Employee Advocacy might be a buzzword that many leaders are investing in and trying to better understand by we're far from making it a trend that makes a difference in today's business world. The idea of a social employee isn't something a brand or leader needs to authorize because no matter the industry or business, employees are active on social if the brand knows it or not. The key is empowering, training and encouraging employees to collaborate, share, build communities and help amplify the brands content, culture and story.
In my recent post "Employee Advocacy, The Secret to Social Business Success!" I highlighted that employee advocacy is essential for success with social business initiatives such as social selling, influencer marketing and customer service. Although some companies are embracing this fact too many leaders and brands are going through the motions or attempting to automate employee advocacy to the point of eliminating the employee element completely. This takes the social out of social business and in my opinion does more harm than good.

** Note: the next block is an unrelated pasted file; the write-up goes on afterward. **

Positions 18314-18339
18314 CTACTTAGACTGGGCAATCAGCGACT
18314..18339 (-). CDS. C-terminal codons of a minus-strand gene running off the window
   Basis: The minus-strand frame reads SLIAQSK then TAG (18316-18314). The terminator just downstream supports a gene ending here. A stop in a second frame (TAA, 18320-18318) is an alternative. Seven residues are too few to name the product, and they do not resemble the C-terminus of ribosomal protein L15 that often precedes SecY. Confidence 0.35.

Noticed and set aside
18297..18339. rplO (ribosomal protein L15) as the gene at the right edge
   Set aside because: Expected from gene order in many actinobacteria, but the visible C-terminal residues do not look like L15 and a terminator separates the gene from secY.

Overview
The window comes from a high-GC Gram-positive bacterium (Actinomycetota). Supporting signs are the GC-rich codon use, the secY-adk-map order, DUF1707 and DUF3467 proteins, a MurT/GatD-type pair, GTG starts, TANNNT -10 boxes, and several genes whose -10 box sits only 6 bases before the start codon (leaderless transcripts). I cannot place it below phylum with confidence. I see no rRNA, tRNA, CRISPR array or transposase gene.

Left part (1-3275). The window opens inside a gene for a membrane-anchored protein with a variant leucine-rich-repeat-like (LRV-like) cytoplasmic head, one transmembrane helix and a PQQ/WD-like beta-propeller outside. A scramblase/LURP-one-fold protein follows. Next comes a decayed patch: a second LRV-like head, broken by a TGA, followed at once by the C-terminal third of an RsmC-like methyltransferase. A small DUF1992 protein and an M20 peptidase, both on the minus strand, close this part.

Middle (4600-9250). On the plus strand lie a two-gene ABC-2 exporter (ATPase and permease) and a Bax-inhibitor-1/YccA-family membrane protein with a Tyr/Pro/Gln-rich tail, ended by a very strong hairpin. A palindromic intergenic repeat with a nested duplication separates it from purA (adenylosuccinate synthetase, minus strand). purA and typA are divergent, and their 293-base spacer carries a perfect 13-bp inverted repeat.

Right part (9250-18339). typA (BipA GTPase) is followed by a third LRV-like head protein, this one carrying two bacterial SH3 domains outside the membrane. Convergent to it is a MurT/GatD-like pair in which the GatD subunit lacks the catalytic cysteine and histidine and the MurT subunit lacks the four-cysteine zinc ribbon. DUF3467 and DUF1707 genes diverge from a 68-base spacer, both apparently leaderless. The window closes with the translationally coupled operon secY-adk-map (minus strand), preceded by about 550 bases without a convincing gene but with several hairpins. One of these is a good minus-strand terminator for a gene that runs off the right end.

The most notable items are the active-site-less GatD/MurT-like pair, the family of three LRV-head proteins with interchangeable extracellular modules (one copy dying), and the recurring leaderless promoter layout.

Here are 8 signs a company is doing employee advocacy wrong:
- Leaders are talking about "Employee Advocacy" as a project or task that they aren't a part of or have no active part in.
- Your have social accounts with employees names on them but they're being managed and automated by your social media team.
- All employees share the exact some post at the exact same time.
- The only content that your social employee accounts share are advertising, marketing and sales content from the brand.
- Vanity Metrics and social media measurements like number of posts, klout score or number of followers are being incentivized and rewarded above valuable social actions like engagement, collaboration and community involvement.
- Employee Advocacy is a task or job assigned to one department or one leader instead of it being a company wide change that creates new experiences while redefining the culture and company philosophy.
- Employee Advocacy is setup to only benefit the brand without an investment in the employees personal brand, establishing managers as thought leaders or training employees to contribute content, insight and have a say in the social strategy.
- Software and company politics are blamed for the programs failure instead of focusing on the culture and communication changes needed prior to implementing and social business tool.